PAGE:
Priming and Placebo effects shape how humans interact with AI

The preconceived notions people have about AI — and what they’re told before they use it — mold their experiences with these tools in ways researchers are beginning to unpack.

Why it matters: As AI seeps into medicine, news, politics, business and a host of other industries and services, human psychology gives the technology’s creators levers they can use to enhance users’ experiences — or manipulate them.

What they’re saying: “AI is only half of the human-AI interaction,” says Ruby Liu, a researcher at the MIT Media Lab.

  • The technology’s developers “always think that the problem is optimizing AI to be better, faster, less hallucinations, fewer biases, better aligned,” says Pattie Maes, who directs the MIT Media Lab’s Fluid Interfaces Group.
  • “But we have to see this whole problem as a human-plus-AI problem. The ultimate outcomes don’t just depend on the AI and the quality of the AI. It depends on how the human responds to the AI,” she says.

What’s new: A pair of studies published this week looked at how much a person’s expectations about AI impacted their likelihood to trust it and take its advice.

A strong placebo effect works to shape what people think of a particular AI tool, one study revealed.

  • Participants who were about to interact with a mental health chatbot were told the bot was caring, was manipulative or was neither and had no motive.
  • After using the chatbot, which is based on OpenAI’s generative AI model GPT-3, most people primed to believe the AI was caring said it was. Participants who’d been told the AI had no motives said it didn’t. But they were all interacting with the same chatbot.
  • Only 24% of the participants who were told the AI was trying to manipulate them into buying its service said they perceived it as malicious.
  • That may be a reflection of humans’ positivity bias and that they may “want to evaluate [the AI] for themselves,” says Pat Pataranutaporn, a researcher at the MIT Media Lab and co-author of the new study published this week in Nature Machine Learning.
  • Participants who were told the chatbot was benevolent also said they perceived it to be more trustworthy, empathetic and effective than participants primed to believe it was neutral or manipulative.
  • The AI placebo effect has been described before, including in a study in which people playing a word puzzle game rated it better when told AI was adjusting its difficulty level (it wasn’t — there wasn’t an AI involved).

The intrigue: It wasn’t just people’s perceptions that were affected by their expectations.

  • Analyzing the words in conversations people had with the chatbot, the researchers found those who were told the AI was caring had increasingly positive conversations with the chatbot, whereas the interaction with the AI became more negative with people who’d been told it was trying to manipulate them.

For some tasks, AI is perceived to be more objective and trustworthy — a perception that may cause people to prefer an algorithm’s advice.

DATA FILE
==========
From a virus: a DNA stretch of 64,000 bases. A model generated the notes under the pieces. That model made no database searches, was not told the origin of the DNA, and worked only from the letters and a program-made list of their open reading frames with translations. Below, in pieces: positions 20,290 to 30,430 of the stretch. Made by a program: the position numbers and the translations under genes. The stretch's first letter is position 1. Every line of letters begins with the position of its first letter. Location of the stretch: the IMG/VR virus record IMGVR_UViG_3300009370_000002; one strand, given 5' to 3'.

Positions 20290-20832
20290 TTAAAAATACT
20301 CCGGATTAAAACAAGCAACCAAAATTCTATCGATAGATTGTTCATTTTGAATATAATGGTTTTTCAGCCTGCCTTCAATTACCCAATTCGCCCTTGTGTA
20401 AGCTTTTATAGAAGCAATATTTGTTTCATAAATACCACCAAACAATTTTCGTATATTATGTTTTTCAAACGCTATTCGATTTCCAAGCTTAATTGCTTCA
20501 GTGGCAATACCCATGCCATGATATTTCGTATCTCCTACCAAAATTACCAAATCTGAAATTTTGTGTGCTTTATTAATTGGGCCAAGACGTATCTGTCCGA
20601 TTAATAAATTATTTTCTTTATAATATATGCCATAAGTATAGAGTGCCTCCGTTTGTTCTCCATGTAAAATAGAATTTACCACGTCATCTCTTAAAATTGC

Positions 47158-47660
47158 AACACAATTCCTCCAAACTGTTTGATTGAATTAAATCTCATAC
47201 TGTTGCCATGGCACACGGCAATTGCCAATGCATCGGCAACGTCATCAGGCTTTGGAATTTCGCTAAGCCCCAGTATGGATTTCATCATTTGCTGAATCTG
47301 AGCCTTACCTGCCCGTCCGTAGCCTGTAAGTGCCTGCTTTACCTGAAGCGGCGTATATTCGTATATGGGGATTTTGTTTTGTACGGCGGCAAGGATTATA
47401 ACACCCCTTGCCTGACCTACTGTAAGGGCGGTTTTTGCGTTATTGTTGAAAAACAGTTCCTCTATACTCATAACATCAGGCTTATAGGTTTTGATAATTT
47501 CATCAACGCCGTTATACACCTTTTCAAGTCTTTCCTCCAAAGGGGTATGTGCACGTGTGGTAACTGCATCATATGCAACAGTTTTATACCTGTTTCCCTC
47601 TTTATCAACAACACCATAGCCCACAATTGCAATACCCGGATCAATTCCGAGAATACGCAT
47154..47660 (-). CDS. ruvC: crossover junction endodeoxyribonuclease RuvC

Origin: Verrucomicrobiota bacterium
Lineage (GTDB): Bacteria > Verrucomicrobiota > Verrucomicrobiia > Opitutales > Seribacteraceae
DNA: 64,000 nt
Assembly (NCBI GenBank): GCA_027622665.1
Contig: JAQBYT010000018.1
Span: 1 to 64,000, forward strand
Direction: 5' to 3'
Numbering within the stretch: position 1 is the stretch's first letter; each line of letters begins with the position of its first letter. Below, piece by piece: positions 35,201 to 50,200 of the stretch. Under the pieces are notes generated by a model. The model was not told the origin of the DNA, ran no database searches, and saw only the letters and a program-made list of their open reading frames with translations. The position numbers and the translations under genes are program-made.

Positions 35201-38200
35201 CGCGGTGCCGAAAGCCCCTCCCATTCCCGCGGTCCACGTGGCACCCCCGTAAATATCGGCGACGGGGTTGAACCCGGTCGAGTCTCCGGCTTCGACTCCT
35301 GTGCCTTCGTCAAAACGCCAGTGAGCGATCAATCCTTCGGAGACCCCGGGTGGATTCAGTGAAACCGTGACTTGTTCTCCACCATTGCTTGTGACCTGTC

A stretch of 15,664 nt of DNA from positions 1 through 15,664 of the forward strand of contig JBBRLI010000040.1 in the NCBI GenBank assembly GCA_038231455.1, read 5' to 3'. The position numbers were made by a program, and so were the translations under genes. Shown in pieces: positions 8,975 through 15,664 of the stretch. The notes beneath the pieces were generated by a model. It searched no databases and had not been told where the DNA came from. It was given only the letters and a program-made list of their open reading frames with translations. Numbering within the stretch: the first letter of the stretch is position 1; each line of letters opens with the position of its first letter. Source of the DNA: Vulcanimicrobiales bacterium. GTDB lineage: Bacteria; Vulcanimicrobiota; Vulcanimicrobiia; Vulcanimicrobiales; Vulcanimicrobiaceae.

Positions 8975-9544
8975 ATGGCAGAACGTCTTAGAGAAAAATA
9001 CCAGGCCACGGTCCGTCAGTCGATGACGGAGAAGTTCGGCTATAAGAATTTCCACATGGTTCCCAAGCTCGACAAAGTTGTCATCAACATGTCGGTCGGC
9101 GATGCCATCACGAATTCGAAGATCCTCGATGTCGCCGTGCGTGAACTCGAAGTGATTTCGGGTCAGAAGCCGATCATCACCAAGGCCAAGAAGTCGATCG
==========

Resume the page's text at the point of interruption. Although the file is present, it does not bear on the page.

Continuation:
• In another study published this week in Scientific Reports, researchers found that preference can lead people to inherit an AI’s errors.
  • Psychologists Lucía Vicente and Helena Matute from Deusto University in Bilbao, Spain, found that participants asked to perform a simulated medical diagnosis task with the help of an AI followed the AI’s advice, even when it was mistaken — and kept making those mistakes even after the AI was taken away.
  • “It is going to be very important that humans working with AI have not only the knowledge of how AI works … but also the time to oppose the advice of the AI — and the motivation to do it,” Matute says.

Yes, but: Both studies looked at one-off interactions between people and AI, and it’s unclear whether using a system day in and day out will change the effect the researchers describe.

The big picture: How people are introduced to AI and how it is depicted in pop culture, marketed and branded can be powerful determiners of how AI is adopted and ultimately valued, researchers said.

  • In previous work, the MIT Media Lab team showed that if someone has an “AI-generated virtual instructor” that looks like someone they admire, they are more motivated to learn and more likely to say the AI is a good teacher (even though their test scores didn’t necessarily improve).
  • Meta last month announced it was launching AI characters played by celebrities — like tennis star Naomi Osaka as an “anime-obsessed Sailor Senshi in training” and Tom Brady as a “wisecracking sports debater who pulls no punches.”
  • “There are just a lot of implications that come with the interface of an AI — how it’s portrayed, how it interacts with you, what it looks like, how it talks to you, what voice it has, what language it uses,” Maes says.

The placebo effect will likely be a “big challenge in the future,” says Thomas Kosch, who studies human-AI interaction at Humboldt University in Berlin. For example, someone might be more careless when they think an AI is helping them drive a car, he says. His own work also shows people take more risks when they think they are supported by an AI.

What to watch: The studies point to the possible power of priming people to have lower expectations of AI — but maybe only so far.

  • A practical lesson is “we should err on the side of portraying these systems and talking about these systems as not completely correct or accurate … so that people come with an attitude of ‘I’m going to make up my own mind about this system,'” Maes says.

Source: Placebo effect shapes how we see AI

Robin Edgar

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